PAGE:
Pseudotrophies – Malawian Pearls

Lake Malawi (Nyasa) is the third-largest lake among the African Great Lakes. It is of tectonic origin, that is, it is a fault between lithospheric plates filled with water. The peculiarities of origin and relative isolation made the lake a real cradle of speciation. A huge number of fish are found only here, many of them do not yet have a scientific description. Some of the most popular lake dwellers in aquaristics are pseudotrophies, which will be discussed in our article.

General information

Pseudotropheus (Pseudotropheus sp.) Is a genus of freshwater ray-finned fish from the Tsikhlov family. In natural conditions, they are endemic to Lake Malawi (Nyasa). They belong to the Mbuna group, which literally means “fish living in stones.” This name was not given to the fish by accident. They live along rocky shores, where they find refuge and the main food – algae, which they scrape off with the help of special teeth.

Pseudotrophies are medium-sized fish with varied coloration and moderate aggressiveness, making them one of the favorite cichlids among aquarists.

The taxonomy of the genus is repeatedly revised, and changes are made to it in accordance with the latest data, which only proves the little knowledge of the ichthyofauna of Lake Malawi.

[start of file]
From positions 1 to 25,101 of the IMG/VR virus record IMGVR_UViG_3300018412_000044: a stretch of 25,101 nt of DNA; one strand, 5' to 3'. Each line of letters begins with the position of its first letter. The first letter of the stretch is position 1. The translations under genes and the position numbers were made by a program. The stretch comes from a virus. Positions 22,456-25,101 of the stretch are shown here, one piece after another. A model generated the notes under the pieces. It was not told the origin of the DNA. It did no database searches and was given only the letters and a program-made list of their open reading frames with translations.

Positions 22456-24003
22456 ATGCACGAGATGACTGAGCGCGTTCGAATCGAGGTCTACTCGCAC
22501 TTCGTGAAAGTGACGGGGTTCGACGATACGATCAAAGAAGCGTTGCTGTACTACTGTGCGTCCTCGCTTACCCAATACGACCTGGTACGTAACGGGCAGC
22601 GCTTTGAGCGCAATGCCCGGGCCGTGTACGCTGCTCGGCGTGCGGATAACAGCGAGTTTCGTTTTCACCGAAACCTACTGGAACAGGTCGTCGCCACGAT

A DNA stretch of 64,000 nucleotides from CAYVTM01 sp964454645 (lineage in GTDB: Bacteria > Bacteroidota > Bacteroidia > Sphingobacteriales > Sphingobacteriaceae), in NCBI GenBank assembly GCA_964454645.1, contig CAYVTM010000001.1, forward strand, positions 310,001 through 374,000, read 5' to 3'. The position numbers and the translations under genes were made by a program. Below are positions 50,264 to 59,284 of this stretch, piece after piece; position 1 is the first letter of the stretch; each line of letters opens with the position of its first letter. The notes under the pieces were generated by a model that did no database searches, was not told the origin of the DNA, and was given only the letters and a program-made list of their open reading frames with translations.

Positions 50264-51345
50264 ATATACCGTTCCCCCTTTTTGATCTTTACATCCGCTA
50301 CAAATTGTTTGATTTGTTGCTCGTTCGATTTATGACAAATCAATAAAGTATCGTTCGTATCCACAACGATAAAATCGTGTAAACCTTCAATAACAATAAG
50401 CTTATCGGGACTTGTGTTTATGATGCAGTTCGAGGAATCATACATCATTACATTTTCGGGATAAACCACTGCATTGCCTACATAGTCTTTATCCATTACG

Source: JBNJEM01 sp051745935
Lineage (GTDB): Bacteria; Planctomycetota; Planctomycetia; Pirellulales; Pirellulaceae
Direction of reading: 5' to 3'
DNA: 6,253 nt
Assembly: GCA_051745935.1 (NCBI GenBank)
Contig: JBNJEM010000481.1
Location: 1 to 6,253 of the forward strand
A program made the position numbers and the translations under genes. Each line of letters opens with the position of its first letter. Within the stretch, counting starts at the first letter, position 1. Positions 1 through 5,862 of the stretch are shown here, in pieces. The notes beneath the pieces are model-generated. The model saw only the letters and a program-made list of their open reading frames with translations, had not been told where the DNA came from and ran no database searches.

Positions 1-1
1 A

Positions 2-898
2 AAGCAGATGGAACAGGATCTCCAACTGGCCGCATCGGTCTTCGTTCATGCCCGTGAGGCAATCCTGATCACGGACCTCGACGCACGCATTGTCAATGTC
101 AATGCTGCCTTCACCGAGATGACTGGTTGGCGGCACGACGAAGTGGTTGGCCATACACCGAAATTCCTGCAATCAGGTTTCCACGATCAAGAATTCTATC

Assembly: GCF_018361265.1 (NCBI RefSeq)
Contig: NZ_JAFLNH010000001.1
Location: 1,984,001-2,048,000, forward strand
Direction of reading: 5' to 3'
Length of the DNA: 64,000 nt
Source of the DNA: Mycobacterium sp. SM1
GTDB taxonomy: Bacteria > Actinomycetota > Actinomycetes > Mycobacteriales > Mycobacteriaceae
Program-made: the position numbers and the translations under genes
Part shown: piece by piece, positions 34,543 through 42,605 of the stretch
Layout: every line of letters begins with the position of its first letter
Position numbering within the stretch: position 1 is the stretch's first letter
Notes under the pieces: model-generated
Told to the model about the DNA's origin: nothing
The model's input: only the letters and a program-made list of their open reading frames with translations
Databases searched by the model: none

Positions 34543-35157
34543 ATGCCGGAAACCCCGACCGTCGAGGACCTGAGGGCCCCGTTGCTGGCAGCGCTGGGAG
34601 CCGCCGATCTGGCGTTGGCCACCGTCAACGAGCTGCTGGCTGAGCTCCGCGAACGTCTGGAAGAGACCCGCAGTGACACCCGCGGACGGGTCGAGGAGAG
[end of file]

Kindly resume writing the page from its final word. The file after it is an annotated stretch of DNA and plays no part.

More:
It should be noted that many species of pseudotrophies are capable of interbreeding with each other, so the problem of maintaining a “clean line” in aquaristics remains relevant.


Pseudotrophies have a torpedo-shaped body and grow up to 9-12 cm. The head has large and fleshy lips, teeth are located in the oral cavity for scraping algae. The dorsal fin extends from head to tail and is often edged. The anal fin is pointed, with several bright oval spots. The tail is single-lobed.

As for the color, all the colors of the rainbow can be found in the representatives of this group: red, blue, yellow, etc. Many species have various geographical races, which also differ in the color of their scales. On the body, there are necessarily transverse stripes of varying severity.


Pseudotrophies are endemic to Lake Malawi (Africa). This tectonic reservoir gave rise to many species of fish. They live near rocky shores, where they feed mainly on algae growing on stones, larvae of small insects, and mollusks.

Males occupy a certain territory and guard it jealously. Females and juveniles huddle in small flocks outside the breeding season.

Care and maintenance

Keeping pseudotrophies in home aquariums requires some preparation. The fish themselves are quite hardy, but you should not neglect the volume of the aquarium, the number of decorations, and the right neighbors.

An excellent option for keeping pseudotrophies will be a harem of 1 male and 3-4 females. For such a flock, you need an aquarium of 100-150 liters. It should be equipped with a lid, and it is best to design it in a style that is as close to natural as possible: quartz sand at the bottom, a large number of stones, and fragments of rock. Many shelters need to be organized, and a variety of grottoes and pipes can help. Plants are usually impractical to plant, rare species will withstand the onslaught of vegetarian fish. You can pay attention to anubias, whose hard leaves are not so easy to damage.